Unwavering focus is is something you need to practice. Not for ten minutes a day, but all day. Wonder how? Let’s gets things under way.
Myth of multitasking
First thing you need to remember: multitasking is bad! I mean really bad, ugly and shabby. From now on I want you to think about multitasking like you would think about your older’s brother stinky pair of socks, or pineapple on pizza, or polish disco charts. Or preferably all of them at once. I know what you want to say right now, I really hear your voice ‘Why?Multitasking is great, it save your time!’ Keep that voice down please, cause this is not the case. Why? Here it is: multitasking forces your brain to switch your focus back and forth very quickly from one task to another. And what is wrong with that? Our brain cannot seamlessly transit from one task to another. Those switches costs you mental price. This is more harmful than you might think and have real negative impact on your productivity and creativity. What it means is that multitasking stops you from getting into a state of flow, which is the best condition for creating any work. Also, it impacts your short-term memory, even leads to increased anxiety. So do one one thing at the moment. Only one.
2. Turn notifications off
Get rid of that stimulating buzzz sound while you working on something important. Seriously, do you need to know who liked your instagram selfie, or what your bestie uploaded in her latest story? No,you don’t! All you need is do you task – that’s all matter. There will be time for all emails, texts, facebook, missed calls. But later, when you finish. Such bullshit really weakens concentration and motivation. You know yourself how much willpower requires you to concentrate, so don’t waste it because of some stupid notification bells.
3. Try pomodoro technique
This method, developed by Francesco Cirillo in the late 1980s., uses a timer to break down work into not long (originally 25 minutes, but you can decide for yourself), timed intervals spaced out by short breaks. Pomodoro is one of the simplest and most effective productivity tools – requires only a timer and simple rules. For this 25 minutes you must really work, without bullshit. After a while you will see that it works. And there’s more – with time it can even help improve your attention span and concentration. Definitely worth a try. You can also try focus music (you can just find it on you tube) while you working on something – it will keep you into what you doing.
4. Be mindful
Learn how to be totally aware of yourself. Try to pay unwavering attention to whatever you do at the moment. Practice it. Not for ten munutes daily, but all the times. When you speak to someone, pay all attention to that person. While eating contemplate the taste of food, notice its smell and consistency. Be attentive even with trivial activities, such as washing dishes or vacuuming – treat them as a practice of your mindfulness. Practice concentrating on every little thing you do during the day. You’ll find out how good you will be after some time.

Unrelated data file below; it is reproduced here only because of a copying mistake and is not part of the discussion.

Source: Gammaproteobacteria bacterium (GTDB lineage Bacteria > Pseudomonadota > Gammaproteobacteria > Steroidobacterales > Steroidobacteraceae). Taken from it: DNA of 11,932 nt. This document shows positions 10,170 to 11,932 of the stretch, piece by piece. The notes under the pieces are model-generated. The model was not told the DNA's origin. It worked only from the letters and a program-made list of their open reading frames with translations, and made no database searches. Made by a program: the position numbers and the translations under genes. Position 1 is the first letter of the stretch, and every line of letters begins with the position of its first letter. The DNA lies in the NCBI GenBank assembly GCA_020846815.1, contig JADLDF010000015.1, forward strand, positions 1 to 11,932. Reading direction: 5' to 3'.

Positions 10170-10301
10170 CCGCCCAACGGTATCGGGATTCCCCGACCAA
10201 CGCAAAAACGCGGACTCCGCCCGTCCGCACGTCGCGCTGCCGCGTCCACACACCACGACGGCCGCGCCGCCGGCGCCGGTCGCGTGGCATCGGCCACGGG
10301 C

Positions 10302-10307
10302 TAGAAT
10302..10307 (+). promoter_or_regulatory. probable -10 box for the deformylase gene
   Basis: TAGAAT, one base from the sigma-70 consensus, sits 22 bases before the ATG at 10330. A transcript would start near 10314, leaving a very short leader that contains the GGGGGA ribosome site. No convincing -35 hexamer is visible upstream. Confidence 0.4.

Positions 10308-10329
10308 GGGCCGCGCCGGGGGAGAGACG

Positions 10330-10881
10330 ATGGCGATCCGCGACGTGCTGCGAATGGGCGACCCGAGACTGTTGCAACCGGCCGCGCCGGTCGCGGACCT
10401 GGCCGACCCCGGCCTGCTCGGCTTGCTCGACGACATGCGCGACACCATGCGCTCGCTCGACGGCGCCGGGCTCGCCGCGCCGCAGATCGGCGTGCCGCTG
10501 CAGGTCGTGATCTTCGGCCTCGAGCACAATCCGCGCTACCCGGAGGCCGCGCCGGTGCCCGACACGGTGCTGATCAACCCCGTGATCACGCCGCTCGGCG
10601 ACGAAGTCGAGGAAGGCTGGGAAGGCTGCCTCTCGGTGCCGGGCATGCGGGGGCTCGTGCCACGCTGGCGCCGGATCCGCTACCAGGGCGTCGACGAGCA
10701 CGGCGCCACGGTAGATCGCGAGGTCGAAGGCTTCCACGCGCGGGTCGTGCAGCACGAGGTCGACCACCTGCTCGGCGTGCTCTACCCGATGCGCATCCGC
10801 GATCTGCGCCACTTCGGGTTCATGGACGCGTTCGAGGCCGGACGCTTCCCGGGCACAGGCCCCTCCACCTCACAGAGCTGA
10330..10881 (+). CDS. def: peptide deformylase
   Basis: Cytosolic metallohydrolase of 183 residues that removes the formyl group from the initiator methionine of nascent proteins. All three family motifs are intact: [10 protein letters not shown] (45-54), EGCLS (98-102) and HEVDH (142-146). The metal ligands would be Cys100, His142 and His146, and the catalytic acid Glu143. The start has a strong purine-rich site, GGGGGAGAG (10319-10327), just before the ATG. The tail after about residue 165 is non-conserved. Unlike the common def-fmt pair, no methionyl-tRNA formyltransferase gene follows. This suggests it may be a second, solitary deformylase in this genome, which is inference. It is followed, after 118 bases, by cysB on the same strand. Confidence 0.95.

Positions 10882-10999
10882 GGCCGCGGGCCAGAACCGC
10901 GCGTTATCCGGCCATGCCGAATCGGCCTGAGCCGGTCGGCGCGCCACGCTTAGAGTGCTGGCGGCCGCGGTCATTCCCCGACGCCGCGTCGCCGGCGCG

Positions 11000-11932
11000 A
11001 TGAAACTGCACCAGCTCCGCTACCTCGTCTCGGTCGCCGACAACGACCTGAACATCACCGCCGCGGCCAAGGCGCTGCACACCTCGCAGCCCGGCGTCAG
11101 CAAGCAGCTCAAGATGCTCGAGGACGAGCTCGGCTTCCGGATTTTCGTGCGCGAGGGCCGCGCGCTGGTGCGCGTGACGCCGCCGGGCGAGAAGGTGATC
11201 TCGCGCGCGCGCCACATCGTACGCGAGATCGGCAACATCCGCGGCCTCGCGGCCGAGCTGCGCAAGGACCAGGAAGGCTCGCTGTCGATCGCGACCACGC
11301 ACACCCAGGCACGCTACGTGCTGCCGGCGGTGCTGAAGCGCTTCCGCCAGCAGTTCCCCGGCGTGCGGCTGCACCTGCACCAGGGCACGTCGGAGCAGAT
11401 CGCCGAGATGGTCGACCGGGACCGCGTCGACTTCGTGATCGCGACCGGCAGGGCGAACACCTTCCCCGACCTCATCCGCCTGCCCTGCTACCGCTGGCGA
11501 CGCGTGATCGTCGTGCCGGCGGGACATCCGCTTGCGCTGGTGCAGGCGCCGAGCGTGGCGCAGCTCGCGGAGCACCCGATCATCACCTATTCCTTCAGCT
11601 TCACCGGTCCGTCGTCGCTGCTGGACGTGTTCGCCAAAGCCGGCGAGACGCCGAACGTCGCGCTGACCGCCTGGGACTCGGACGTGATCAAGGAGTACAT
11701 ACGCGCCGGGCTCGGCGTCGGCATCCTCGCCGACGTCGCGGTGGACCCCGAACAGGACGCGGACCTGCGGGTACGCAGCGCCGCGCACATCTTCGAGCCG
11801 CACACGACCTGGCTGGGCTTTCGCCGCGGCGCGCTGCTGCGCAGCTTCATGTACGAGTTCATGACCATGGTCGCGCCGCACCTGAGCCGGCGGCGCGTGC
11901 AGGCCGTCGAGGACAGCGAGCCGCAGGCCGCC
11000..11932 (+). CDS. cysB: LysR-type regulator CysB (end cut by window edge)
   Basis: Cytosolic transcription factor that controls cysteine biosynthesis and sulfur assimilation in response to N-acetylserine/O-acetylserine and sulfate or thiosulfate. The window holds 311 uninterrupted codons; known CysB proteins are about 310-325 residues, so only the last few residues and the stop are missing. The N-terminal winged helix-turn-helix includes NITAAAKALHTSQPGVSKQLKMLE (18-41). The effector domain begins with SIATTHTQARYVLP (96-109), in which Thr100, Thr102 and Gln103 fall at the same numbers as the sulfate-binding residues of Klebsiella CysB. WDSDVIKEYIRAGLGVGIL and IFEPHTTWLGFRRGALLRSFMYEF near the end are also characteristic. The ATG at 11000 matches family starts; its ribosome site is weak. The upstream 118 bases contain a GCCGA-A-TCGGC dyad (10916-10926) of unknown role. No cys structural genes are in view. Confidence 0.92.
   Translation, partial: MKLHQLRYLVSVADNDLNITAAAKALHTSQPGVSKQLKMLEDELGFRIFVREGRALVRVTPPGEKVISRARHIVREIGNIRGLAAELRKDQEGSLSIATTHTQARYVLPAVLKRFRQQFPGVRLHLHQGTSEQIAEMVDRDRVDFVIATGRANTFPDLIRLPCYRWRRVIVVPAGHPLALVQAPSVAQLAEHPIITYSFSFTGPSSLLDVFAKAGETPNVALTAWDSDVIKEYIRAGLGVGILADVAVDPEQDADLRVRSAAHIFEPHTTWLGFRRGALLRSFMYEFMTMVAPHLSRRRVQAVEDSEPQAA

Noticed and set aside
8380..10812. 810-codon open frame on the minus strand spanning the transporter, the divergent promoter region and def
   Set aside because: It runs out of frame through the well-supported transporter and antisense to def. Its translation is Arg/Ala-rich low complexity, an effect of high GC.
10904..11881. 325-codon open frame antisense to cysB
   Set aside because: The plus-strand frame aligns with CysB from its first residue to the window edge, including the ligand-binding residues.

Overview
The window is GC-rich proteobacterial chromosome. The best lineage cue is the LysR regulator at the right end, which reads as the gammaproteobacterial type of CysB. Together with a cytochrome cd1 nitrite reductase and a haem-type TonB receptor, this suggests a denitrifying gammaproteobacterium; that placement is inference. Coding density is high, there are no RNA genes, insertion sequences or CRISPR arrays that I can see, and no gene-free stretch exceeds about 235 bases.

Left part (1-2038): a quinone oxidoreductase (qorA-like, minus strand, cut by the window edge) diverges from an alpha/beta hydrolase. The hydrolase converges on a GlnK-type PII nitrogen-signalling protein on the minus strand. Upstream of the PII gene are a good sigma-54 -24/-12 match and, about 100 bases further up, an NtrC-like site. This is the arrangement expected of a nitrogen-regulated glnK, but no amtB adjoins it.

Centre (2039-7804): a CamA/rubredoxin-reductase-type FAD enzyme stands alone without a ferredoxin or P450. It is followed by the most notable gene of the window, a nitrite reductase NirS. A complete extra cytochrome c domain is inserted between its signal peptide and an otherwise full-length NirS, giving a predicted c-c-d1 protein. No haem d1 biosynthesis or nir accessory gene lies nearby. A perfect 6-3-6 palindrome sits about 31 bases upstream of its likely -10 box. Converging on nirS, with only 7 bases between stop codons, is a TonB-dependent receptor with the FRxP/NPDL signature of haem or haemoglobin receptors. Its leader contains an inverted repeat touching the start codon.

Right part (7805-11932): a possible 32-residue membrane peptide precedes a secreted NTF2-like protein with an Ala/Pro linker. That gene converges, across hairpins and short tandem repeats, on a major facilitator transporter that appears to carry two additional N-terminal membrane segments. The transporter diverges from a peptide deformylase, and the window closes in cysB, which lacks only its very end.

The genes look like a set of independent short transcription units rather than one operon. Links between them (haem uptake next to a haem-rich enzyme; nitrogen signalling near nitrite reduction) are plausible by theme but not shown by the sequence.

(...) If you practice something over and over again, you become really good at it. And that's why people are so good at distraction - because it's what they practice." - Dandapani
You expected that, right? What can I say, meditation is a thing! It’s the best what you can do for yourself. It can help you grow on so many levels. More or less you know what this is about. Of course this topic deserves more attention and space, and I’ll back to it in future posts. For now, I want to highlight how significant may be bringing this practice to your life. And don’t say that you can’t or you don’t know how – meditation is a process you can learn. Like any other skill.
Once I had tat silly idea about meditation. I don’t know where it came from, but I was expecting something extraordinary from meditating. And by extraordinary I mean flashes, visions, enlightenment, or I don’t know what else, maybe a journey to another dimension. I expected some extreme changes of consciousness. Like after strong joint, or something. Well, forget about it. Meditation can change your consciousness, but not in this junkie-hippie-stoner way some might think of.
Meditation clear your mind and allows you to see things on a deeper lever. It allows to look inside you and to see the connections between all things in reality. And it’s better than being ‘on high’!
There are many apps out there that might help you enter the process and learn it. I can recommend Calm or Headspace, both you can try out for free.
Instead of ending:
This is the second version of this post, the first containing about 1000 words, I ‘accidentally’ deleted. It shows how inattentive you can be when writing about focus…Ironic. I got annoyed, you can imagine, but them I remembered that once ‘accidentally’ I deleted my bachelor’s thesis written in 90 percent. Two weeks before deadline…I realized this time it’s not so bad – I just need to focus more! So I took a shower, grabbed a beer and back to my desk . And here it is. Maybe not so polished, but I wrote what I wanted to write.